Discipleship: What Sheep Can Teach Us

I used to think that Jesus’ command to make disciples simply meant teaching people certain beliefs about God, helping them to accept Christ as Lord, and then educating them in doctrinal truth later on.

goatsThough all these are important, this way of defining discipleship showed that I, like many westerners, approached the gospel primarily as information. Unfortunately, such an approach tends to produce efforts at evangelism that are thinly disguised power grabs. We try hard to foist our belief system onto others, debating with people until they declare our way the best.

An eastern view of discipleship seems far more in keeping with the gospel. The eastern view encompasses the understanding that Jesus died for our sins and that belonging to him involves repenting and receiving him as Lord. But it also recognizes that Jesus lived transparently in front of his disciples in order to teach them how to live. They, in turn, were to live transparently before others, humbly teaching them the way of Christ.

This approach involves not just information but transformation. God’s goal isn’t to simply fill the world with people who believe the right things. It is to fill the world with people who shine with the brilliance of Christ.

sheep in pen smlShepherding in Israel is a wonderful metaphor for of this kind of discipleship. In many countries, sheep spend their lives in fenced-in pastures where they spend most of their time grazing and milling about. Many Christians seem to think that the great commission is a matter of getting sheep “into the pen” —inviting people to accept Christ, the high point of their spiritual lives.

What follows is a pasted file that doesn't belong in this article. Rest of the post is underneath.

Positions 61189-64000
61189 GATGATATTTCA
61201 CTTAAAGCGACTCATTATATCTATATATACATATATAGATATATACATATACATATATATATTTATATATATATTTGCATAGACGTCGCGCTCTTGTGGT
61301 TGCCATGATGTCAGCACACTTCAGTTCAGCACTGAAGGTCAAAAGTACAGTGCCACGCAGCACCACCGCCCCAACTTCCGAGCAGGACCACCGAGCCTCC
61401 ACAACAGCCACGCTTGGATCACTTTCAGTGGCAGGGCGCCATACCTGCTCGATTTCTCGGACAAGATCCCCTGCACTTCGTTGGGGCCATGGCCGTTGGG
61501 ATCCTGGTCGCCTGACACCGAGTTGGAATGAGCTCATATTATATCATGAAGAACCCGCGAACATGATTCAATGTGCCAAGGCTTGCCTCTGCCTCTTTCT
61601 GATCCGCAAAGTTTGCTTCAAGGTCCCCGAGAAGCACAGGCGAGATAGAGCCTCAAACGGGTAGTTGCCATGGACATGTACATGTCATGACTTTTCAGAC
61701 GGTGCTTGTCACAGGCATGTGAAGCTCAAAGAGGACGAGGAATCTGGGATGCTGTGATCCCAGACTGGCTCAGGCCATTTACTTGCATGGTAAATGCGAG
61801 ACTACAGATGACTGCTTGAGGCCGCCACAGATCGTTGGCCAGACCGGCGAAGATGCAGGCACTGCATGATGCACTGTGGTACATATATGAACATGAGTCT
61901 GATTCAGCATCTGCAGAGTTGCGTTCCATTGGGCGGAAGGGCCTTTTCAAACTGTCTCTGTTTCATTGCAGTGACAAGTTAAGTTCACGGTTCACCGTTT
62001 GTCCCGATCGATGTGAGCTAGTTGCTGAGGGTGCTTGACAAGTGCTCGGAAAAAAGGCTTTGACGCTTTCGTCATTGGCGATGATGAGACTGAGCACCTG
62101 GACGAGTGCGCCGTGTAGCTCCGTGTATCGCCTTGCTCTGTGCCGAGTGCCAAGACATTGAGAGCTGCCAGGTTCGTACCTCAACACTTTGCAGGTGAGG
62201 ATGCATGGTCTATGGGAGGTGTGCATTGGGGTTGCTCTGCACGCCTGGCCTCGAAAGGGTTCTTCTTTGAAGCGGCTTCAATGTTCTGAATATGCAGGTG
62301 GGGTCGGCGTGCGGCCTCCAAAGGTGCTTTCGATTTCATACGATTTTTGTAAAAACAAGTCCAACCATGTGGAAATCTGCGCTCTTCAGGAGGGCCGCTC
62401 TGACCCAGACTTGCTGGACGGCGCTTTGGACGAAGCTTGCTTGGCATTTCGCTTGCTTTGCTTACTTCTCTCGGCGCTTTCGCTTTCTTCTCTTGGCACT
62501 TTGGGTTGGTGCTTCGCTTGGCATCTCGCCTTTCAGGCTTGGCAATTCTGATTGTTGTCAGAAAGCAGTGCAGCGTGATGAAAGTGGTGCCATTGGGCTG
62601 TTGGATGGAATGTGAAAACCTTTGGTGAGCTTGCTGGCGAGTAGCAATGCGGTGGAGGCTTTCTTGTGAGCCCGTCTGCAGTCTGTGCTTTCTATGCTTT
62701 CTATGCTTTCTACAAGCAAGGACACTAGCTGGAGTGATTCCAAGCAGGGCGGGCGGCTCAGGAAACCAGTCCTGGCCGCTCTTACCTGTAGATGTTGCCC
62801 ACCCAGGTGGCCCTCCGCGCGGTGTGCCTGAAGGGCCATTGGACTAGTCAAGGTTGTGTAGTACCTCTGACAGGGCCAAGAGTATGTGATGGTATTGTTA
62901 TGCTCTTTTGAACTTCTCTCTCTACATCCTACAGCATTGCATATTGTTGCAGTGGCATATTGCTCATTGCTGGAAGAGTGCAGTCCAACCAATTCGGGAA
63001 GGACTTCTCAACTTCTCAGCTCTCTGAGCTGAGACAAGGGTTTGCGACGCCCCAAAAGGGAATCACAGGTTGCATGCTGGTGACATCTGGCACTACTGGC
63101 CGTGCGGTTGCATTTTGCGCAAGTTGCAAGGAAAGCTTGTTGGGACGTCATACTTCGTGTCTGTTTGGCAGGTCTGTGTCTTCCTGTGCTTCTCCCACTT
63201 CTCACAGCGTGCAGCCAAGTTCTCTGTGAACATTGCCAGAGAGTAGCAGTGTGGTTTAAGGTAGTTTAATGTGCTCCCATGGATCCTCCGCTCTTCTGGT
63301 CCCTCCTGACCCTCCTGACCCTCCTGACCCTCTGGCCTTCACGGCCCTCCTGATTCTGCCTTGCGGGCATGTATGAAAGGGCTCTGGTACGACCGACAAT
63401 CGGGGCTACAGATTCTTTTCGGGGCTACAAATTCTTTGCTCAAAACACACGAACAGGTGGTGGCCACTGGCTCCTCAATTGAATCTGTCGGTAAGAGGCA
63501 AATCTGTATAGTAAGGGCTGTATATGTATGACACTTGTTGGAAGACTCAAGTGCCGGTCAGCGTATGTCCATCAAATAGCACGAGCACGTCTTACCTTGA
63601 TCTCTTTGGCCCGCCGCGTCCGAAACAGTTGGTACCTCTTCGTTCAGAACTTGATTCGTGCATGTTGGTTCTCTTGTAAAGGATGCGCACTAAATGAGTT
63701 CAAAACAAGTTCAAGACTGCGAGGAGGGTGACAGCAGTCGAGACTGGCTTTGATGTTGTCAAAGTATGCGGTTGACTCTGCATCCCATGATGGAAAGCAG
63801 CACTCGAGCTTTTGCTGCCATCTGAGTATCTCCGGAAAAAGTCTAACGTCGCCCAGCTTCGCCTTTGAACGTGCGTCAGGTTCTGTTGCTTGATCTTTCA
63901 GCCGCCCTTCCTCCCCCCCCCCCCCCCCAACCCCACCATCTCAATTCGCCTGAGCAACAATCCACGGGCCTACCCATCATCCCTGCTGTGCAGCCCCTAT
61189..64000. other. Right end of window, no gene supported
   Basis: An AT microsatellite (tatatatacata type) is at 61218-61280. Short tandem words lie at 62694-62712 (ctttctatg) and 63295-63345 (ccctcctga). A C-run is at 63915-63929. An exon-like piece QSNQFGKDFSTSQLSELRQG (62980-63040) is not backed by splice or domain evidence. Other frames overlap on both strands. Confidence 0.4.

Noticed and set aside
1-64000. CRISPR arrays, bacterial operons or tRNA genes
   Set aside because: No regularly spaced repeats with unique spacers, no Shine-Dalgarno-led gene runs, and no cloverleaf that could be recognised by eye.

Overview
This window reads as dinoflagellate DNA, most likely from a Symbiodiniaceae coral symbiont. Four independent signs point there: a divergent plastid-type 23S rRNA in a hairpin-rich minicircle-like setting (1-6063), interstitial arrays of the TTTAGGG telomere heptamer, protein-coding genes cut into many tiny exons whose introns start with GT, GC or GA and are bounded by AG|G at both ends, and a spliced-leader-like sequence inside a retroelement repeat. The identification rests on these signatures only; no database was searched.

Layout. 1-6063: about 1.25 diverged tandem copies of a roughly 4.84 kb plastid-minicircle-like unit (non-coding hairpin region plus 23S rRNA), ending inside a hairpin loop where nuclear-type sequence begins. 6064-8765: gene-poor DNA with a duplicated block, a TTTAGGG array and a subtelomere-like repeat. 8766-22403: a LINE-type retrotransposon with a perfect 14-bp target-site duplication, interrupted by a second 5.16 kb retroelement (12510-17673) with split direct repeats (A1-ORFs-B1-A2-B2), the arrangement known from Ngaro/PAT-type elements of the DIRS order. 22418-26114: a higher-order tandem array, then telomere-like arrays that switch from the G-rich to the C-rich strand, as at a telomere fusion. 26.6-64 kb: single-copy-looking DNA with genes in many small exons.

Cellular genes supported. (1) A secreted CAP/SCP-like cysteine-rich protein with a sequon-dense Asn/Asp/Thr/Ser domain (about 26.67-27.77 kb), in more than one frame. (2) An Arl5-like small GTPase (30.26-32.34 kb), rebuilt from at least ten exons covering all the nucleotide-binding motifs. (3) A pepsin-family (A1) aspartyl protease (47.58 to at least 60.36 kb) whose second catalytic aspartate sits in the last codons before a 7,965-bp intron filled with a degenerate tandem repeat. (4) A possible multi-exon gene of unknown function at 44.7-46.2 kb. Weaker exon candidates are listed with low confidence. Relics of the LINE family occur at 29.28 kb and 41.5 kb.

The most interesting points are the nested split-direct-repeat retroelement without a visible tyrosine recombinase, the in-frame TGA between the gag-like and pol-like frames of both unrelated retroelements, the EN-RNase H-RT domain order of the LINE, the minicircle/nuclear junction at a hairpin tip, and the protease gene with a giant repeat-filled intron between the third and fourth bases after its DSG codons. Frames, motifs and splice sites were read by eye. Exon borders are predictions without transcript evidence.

In Israel, however, where grass has difficulty growing in the arid soil, sheep must know their shepherd, following him obediently from pasture to pasture. There, shepherding is a much more active task.

Judith Fain is a Ph.D. candidate at the University of Durham. As part of her studies, she spends several months each year in Israel. One day while walking on a road near Bethlehem, Judith watched as three shepherds converged with their separate flocks of sheep. The three men hailed each other and then stopped to talk. While they were conversing, their sheep intermingled, melting into one big flock.

Following ShepherdWondering how the three shepherds would ever be able to identify their own sheep, Judith waited until the men were ready to say their goodbyes. She watched, fascinated, as each of the shepherds called out to his sheep. At the sound of their shepherd’s voice, like magic, the sheep separated again into three flocks. Apparently some things in Israel haven’t changed for thousands of years.